“Lash evolves into an Everyman, seeking the one thing all men want and only a few ever obtain. . . . a bittersweet journey.”
Even supernaturals are hit by the stock market crash of 1929. War looms on the horizon for the world, and another war is beginning for the supernaturals.
In this sequel to Lash, Trystan Valeras, aka Lash, weresnake hitman, is now approaching middle age. He’s 34, he’s weary, and he’s also more introspective, harkening back to all the women he loved who didn’t return that love, all the people he lost who might’ve loved him, and all those he killed—some of whom still demand revenge.
Although there are some bloody fights in The Shadow Man, the story concentrates more on Lash’s desire for someone to love him just for himself and not for the notoriety of his reputation.
Returning from an assignment with a new rank in the hierarchy of assassins, the weresnake discovers a singer named Cassie who sends his current lover running away to Europe—not such a safe place since someone named Hitler is coming into power.
It’s through Cassie that Lash is introduced to drugs and what a woman will do to get them. Then the ultimate betrayal happens, and he loses everything he hold dear: friends, family, his very existence.
The scene in which Lash reveals how deep the hurt left by the one woman he could’ve loved and the ego-slaying blow she dealt him is so devastating it nearly destroys him, while nevertheless evoking the deepest sympathy . . . and the one person to witness it is the last he’d wish.
That person also gives him revenge in the form of an offer he doesn’t know that if he dares refuse . . .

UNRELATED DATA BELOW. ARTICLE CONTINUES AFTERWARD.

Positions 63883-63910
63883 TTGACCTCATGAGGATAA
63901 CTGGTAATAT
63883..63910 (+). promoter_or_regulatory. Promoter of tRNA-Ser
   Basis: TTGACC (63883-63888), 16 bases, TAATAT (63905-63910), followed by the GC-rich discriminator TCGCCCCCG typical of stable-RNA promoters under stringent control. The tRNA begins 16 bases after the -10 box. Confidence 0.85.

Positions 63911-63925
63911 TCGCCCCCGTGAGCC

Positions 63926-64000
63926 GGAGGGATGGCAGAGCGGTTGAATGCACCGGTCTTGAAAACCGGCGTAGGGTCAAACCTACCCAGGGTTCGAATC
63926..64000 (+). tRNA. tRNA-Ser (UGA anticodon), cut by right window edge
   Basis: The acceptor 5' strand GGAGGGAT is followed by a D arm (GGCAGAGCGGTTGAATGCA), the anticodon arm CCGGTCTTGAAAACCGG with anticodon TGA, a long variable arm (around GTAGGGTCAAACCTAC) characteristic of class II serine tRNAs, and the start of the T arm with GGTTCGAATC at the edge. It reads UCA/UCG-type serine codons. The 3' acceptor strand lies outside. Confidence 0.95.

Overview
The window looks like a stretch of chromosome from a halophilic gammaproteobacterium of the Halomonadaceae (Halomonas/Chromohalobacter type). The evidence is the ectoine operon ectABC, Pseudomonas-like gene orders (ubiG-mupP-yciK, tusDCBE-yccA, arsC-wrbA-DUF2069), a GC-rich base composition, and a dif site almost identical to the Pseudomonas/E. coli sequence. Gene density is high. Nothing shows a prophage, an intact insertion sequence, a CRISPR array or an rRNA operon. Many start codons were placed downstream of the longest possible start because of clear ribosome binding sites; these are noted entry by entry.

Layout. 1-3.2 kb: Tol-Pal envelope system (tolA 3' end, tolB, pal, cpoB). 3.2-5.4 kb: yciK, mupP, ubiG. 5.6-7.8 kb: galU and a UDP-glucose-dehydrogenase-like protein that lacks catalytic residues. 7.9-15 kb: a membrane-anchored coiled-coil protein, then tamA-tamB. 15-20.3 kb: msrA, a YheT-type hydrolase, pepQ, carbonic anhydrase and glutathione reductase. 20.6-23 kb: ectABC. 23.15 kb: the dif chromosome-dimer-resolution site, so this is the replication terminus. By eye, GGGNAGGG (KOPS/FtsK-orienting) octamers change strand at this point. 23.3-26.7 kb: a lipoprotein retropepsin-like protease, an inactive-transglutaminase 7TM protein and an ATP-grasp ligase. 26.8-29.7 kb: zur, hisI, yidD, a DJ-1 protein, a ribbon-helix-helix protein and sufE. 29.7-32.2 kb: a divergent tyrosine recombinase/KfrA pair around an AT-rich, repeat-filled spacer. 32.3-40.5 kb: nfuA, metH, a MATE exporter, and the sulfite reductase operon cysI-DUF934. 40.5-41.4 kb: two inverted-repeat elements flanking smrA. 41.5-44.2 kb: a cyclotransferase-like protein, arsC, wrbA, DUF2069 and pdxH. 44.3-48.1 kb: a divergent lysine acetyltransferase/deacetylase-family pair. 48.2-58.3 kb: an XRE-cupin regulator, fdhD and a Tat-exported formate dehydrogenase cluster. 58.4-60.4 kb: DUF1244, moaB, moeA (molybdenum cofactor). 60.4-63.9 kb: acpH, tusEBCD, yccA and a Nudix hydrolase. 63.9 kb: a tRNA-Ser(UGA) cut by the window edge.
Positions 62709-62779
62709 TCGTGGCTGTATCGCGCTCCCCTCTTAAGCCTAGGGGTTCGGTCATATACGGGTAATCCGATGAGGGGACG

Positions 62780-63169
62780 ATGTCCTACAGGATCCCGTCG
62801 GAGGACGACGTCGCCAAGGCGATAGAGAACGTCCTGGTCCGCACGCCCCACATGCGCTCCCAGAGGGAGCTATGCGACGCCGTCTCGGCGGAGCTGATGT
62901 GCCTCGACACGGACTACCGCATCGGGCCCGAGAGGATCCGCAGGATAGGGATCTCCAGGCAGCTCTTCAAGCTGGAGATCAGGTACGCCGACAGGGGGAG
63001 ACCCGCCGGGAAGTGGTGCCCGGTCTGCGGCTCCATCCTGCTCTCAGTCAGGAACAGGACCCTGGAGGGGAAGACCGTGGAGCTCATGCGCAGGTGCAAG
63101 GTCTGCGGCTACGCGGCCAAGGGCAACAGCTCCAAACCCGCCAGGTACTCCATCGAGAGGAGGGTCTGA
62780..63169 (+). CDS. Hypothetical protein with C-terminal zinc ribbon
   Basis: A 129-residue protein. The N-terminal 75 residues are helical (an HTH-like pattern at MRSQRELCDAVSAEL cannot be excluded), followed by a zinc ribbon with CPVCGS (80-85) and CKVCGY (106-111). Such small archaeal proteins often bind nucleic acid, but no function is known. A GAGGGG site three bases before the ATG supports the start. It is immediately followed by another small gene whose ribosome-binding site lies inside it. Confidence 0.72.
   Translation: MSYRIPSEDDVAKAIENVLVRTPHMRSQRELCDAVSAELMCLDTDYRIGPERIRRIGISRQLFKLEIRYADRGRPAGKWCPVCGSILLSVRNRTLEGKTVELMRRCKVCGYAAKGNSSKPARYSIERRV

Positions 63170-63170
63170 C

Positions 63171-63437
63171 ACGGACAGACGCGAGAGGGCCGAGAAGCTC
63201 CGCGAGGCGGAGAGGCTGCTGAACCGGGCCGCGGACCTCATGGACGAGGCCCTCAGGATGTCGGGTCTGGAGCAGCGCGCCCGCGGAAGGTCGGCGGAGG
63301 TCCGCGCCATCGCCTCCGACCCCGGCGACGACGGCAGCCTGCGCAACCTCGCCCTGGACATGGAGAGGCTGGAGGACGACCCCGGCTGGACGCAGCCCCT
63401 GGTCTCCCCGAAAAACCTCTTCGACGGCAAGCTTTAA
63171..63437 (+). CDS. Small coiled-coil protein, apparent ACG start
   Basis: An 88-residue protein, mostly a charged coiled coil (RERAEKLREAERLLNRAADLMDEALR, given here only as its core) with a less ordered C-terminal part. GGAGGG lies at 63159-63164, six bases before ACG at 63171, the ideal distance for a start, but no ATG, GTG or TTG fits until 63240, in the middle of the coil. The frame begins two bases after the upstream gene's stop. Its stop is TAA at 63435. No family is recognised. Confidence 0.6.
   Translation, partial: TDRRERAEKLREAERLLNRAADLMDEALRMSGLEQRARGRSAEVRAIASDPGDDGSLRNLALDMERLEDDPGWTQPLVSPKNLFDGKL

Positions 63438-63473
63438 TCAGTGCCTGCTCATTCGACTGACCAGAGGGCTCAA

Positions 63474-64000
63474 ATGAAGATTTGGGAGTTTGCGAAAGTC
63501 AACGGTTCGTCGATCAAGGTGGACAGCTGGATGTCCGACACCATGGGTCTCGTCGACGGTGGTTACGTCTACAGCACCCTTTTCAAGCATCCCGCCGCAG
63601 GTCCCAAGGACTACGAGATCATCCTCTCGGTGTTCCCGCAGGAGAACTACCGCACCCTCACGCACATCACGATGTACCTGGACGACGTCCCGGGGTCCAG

Though the thread of the book is a little more settled than the first, it’s still a good story: of a man forced by circumstance to become a threat to his particular world while wishing for nothing more than a quiet life with a woman who reciprocates his love and a few friends he can trust.
The last comes in an ironic twist at the end of the book. The other appears to exist sometime in the future—if indeed she exists at all.
There’s a sentimental journey to be taken before Lash makes his choice. He’s facing a future not necessarily of his choosing though it appears to be left up to him to accept it. And if he does? Well, he hasn’t been known for having the best judgment, has he?
There are some books that transcend genre. This series is one. Take away the supernatural elements and you still have the story of a man’s struggle to overcome the circumstances of his life.
Lash evolves into an Everyman, seeking the one thing all men want and only a few ever obtain.
It’s a bittersweet journey.